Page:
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Call for Papers

 

Call 1: Analysis and Explication in 20th Century Philosophy

Call 2: Ancient Modes of Philosophical Inquiry

 

 

Call 1: Analysis and Explication in 20th Century Philosophy

 

Deadline: 29 October 2018

 

Ever since the rise of the so-called analytic school in 20th century philosophy, philosophical analysis has often been considered to be synonymous with conceptual analysis, which in turn is usually associated with a kind of a priori probing of word-meaning that operates largely in the spirit of ordinary language philosophy.

 

Criticisms pertaining to issues like the paradox of analysis, the very notion of analyticity, the role of a priori reasoning, the origin of linguistic intuition, or the structure of mental representation, however, have all added to undermining confidence in the merits of conceptual analysis.

 

As far as the clarification of concepts is concerned, explication is therefore sometimes proposed as an alternative means. Seemingly less tied to a specific school of thought – and even less scrutinized than the concept ‘analysis’ – the notion of explication is not exempt from ambiguity; nor is it univocally acclaimed as an appropriate part of investigating philosophically interesting concepts.

 

For the next volume of Logical Analysis and History of Philosophy we invite submissions of new work on analytical and explicatory methods within 20th century philosophy. We seek to combine historical and systematic perspectives on philosophical methodology and especially encourage scholarship on the theories of analysis and explication as well as on central figures of 20th century analytic philosophy.

 

Frauke Albersmeier, Christoph Kann and David Hommen (Heinrich Heine University Düsseldorf) will act as Guest-Editors for this volume. For further inquiries, please contact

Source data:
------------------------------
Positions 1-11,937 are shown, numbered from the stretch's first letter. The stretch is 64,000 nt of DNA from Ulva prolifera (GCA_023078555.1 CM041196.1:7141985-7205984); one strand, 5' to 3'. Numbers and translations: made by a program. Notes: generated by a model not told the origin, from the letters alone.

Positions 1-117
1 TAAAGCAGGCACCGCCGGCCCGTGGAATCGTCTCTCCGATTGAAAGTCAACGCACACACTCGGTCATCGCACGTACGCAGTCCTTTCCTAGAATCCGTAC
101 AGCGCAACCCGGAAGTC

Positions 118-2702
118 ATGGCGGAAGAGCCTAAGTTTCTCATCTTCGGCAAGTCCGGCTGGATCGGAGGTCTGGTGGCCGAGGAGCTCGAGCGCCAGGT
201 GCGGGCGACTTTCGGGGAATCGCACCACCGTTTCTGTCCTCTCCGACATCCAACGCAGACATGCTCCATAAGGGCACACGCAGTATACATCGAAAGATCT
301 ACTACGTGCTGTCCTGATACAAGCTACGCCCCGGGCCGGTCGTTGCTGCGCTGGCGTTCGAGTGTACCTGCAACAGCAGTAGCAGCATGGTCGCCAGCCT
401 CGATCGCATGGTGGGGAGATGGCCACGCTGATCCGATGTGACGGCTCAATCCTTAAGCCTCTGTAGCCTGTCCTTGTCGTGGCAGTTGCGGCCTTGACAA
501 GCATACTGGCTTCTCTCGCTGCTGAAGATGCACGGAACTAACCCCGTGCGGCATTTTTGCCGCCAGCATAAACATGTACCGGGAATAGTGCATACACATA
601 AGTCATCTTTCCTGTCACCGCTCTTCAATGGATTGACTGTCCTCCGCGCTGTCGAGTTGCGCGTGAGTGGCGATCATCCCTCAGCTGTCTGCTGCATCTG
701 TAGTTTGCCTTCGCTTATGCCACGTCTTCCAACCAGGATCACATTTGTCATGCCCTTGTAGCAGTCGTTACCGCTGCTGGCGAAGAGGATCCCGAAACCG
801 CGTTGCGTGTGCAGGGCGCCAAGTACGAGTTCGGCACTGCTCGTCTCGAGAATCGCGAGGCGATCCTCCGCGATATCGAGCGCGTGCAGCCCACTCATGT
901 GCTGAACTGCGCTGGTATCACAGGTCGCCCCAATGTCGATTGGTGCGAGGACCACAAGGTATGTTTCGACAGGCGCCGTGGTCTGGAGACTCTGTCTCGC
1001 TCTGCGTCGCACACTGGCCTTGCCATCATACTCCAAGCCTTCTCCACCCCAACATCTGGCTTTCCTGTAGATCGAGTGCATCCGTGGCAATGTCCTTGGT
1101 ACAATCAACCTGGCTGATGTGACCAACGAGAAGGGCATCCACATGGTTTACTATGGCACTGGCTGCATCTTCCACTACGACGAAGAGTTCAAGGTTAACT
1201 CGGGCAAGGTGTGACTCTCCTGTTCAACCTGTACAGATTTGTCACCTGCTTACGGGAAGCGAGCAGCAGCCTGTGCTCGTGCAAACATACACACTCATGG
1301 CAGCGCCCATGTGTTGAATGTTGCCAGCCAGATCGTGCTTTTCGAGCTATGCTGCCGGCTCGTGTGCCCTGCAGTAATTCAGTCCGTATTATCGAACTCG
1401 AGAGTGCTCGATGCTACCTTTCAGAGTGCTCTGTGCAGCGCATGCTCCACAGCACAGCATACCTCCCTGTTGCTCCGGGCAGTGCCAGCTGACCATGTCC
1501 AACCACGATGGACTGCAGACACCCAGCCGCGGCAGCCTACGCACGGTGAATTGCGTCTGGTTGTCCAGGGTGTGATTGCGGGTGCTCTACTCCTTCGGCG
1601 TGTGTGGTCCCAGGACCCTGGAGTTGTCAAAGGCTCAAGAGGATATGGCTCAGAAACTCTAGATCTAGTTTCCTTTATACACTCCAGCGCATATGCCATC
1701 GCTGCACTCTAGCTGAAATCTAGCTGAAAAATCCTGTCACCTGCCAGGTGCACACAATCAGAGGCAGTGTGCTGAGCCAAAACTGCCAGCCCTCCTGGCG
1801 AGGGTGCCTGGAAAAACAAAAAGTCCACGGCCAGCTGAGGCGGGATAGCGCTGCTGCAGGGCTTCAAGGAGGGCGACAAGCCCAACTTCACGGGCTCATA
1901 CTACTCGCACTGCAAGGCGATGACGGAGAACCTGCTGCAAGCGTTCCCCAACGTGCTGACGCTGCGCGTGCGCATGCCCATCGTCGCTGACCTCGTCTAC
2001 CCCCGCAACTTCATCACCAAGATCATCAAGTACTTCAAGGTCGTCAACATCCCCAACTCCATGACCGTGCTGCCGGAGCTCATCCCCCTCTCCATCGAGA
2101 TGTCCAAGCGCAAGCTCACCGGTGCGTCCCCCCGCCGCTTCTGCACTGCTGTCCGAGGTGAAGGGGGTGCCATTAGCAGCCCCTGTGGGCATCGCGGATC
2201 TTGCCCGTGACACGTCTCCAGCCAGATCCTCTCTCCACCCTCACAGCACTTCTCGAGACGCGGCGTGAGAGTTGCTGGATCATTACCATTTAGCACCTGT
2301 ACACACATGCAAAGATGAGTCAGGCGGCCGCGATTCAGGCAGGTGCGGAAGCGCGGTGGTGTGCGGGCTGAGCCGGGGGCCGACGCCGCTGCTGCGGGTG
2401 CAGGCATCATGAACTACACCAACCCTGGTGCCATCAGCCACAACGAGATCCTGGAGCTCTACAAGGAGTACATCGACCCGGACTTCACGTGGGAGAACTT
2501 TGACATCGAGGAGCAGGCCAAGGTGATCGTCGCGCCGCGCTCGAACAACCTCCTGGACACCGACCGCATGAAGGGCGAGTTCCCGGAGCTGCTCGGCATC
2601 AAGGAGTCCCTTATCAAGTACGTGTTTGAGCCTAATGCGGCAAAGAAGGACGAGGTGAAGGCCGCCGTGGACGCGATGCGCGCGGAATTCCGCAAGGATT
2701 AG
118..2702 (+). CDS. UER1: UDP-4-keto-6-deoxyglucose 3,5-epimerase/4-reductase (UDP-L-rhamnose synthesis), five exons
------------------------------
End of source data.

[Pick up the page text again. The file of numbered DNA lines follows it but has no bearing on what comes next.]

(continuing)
albersmeier@phil.hhu.de

kann@phil.hhu.de

hommen@phil.hhu.de

 

 

 

Call 2: Ancient Modes of Philosophical Inquiry

 

Deadline: 31 March 2019

 

At least since Socrates, philosophy has been understood as the desire for acquiring a special kind of knowledge, namely wisdom, a kind of knowledge that human beings ordinarily do not possess. According to ancient thinkers this desire may result from a variety of causes: wonder or astonishment, the painful realization that one lacks wisdom, or encountering certain hard perplexities or aporiai. As a result of this basic understanding of philosophy, Greek thinkers tended to regard philosophy as an activity of inquiry (zētēsis) rather than as a specific discipline. Discussions concerning the right manner of engaging in philosophical inquiry – what methodoi or routes of inquiry were best suited to lead one to wisdom – accordingly became an integral part of ancient philosophy, as did the question how such manners of inquiry related to, and differed from, other types of inquiry, for instance medical or mathematical.

 

It is the ideal of philosophy as inquiry, and the various ways in which ancient philosophers conceived of the manner in which such inquiry should be conducted, that we wish to concentrate on in this issue of Logical Analysis and History of Philosophy, whose preliminary title is ‘Ancient Modes of Philosophical Inquiry’. Its aim is, broadly, to investigate the various ways in which ancient philosophers conducted their philosophical investigations, and reflected on how philosophical investigation should be conducted. In particular, we understand this topic in contra-distinction to the explicit epistemologies ancient authors have put forward (for instance, the theory Aristotle describes in his Posterior Analytics).

 

Please also see the extended call that includes topics we are particularly interested in.

 

According to the current publication plans of Logical Analysis and History of Philosophy, our issue will appear in print in 2020. Since Logical Analysis and History of Philosophy is a peer-reviewed journal, we will need to receive submissions by 31 March 2019.

 

Jens Kristian Larsen (University of Bergen) and Philipp Steinkrüger (Ruhr-Universität Bochum) will serve as Guest-Editors for this volume. For further inquiries, please contact

 

Philipp Steinkrüger (philipp.steinkrueger@rub.de)

Jens Kristian Larsen (jens.larsen@uib.no)